Good news for business rates?

It wasn’t all doom and gloom however for small businesses as the chancellor did look to try resolve growing criticism regarding higher business rates. From April, business rates (that are based on the rental value of company premises) are set to be revalued for the first time in seven years. For many small businesses, this could see a substantial increase in rates. Though many small businesses had sought for business rates to be abolished entirely, Hammond stated that with an annual income of £25 billion, this was not feasible or realistic. Instead, he set out what could be described as three compromises:
  • The spring budget set out that any business losing small business relief would not see their end bill increase by more than £50 per month. Hammond believes this cap should protect many businesses from costs spiralling out of their control.
  • Secondly, the chancellor revealed that British pubs would benefit from a £1,000 business rates discount for pubs that held a rateable value of less than £100,000.
  • Thirdly, the government stated that they would provide £300m over four years for local authorities so they could apply discounts at their own discretion.
Whilst some improvements have been made in this area, there is still expected to be criticism and unrest with many businesses claiming that the initiatives were simply “sticking plasters” over wounds.

What did the Budget say about the Economy?

The government did have some positive news in regards to the growth of the economy. The Treasury forecasted a 2% growth for 2017 (up from 1.4%) and some further improvements for future years (e.g. 2.1% growth in 2019 as supposed to the previous forecast of 1.9%). Contrary to criticism and negative commentary regarding the economy, Hammond seemed upbeat that the British economy was on the rise and that should continue to do so even despite the above changes coming into play in the next year. For many small businesses this may provide some short-term reassurance but many we’re left pondering just whether Brexit had been incorporated into the forecasting model.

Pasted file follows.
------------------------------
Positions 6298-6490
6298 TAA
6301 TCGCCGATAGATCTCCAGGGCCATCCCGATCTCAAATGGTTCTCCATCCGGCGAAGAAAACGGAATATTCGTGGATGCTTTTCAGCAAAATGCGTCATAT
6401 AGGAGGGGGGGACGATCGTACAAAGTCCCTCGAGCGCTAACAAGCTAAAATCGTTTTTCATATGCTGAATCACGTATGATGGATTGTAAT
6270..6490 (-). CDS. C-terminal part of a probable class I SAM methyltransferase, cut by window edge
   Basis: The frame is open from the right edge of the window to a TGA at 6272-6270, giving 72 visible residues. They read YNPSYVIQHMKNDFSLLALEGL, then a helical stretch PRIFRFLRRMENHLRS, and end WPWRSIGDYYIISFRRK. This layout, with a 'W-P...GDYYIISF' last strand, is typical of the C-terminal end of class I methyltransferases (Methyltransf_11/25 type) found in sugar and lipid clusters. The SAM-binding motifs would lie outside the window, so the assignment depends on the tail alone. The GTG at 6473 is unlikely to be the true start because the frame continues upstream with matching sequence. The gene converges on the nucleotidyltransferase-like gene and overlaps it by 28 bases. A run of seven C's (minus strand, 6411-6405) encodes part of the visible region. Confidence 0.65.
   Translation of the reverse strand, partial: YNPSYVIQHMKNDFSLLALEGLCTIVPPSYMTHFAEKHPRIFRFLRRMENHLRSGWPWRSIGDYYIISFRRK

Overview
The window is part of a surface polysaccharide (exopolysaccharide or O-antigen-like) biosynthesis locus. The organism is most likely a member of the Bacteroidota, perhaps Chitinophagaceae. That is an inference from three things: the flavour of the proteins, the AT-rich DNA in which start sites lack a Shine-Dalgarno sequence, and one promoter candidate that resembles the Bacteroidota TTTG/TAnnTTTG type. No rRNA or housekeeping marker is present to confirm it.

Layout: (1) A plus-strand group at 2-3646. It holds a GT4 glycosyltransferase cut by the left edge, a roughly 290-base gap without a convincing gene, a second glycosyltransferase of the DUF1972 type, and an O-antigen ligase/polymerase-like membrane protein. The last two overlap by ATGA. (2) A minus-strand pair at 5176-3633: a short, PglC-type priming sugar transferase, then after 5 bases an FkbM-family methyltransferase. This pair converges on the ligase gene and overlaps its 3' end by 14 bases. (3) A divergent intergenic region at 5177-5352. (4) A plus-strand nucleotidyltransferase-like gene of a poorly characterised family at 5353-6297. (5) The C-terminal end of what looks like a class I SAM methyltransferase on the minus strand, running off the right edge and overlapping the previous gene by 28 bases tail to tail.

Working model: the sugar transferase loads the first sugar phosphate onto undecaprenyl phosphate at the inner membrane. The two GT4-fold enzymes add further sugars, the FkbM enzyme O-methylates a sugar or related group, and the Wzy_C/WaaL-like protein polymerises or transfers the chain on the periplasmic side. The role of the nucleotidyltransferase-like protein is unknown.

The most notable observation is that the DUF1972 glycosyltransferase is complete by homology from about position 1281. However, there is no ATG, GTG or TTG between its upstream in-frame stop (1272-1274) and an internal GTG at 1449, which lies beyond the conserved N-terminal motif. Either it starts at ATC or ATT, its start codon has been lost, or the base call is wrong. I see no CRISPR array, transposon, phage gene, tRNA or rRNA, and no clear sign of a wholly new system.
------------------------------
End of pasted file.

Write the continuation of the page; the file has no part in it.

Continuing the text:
Brexit guidance

One of the key outcomes many small businesses hoped for was clarity around how Brexit might impact them. Theresa May is expected to invoke Article 50 to formally leave the EU imminently, yet many businesses are still left in the dark regarding governments plans to solidify the economy in the very best and worst case scenarios. Unfortunately, the SME industry were left disappointed as Philip Hammond failed to even mention Brexit from the EU at any point in his entire speech. For many businesses, the fear of the unknown and lack of clear direction other than political rhetoric will continue cause concern both in and out of the stock markets. Whether the Chancellors forecasts were realistic or fantasy is yet to be seen.

What can small businesses do about the Budget?

The best possible thing to do is to speak to an experienced and knowledgeable accountant. We’re always on hand to help our clients stay up to date with the very latest changes to tax legislation and can talk you through what your options are. No business is the same, and as such we make sure that whatever guidance we advise, it’s tailored to your business, industry and financial situation. Your accountant will be able to provide a more in-depth breakdown of the changes as well as help start creating solutions to tax arrangement plans. If you’re considering investing more into an Isa, it’s worth working together with the accountant so that you can review, revise and implement any major financial changes or strategy correctly. View our range of services, or speak to us today on 01216297768 or 02070784001 if you’d like to know more about how the spring budget is likely to affect your business.
Since this blog was published HMRC have updated amendments made to Finance Bill 2017.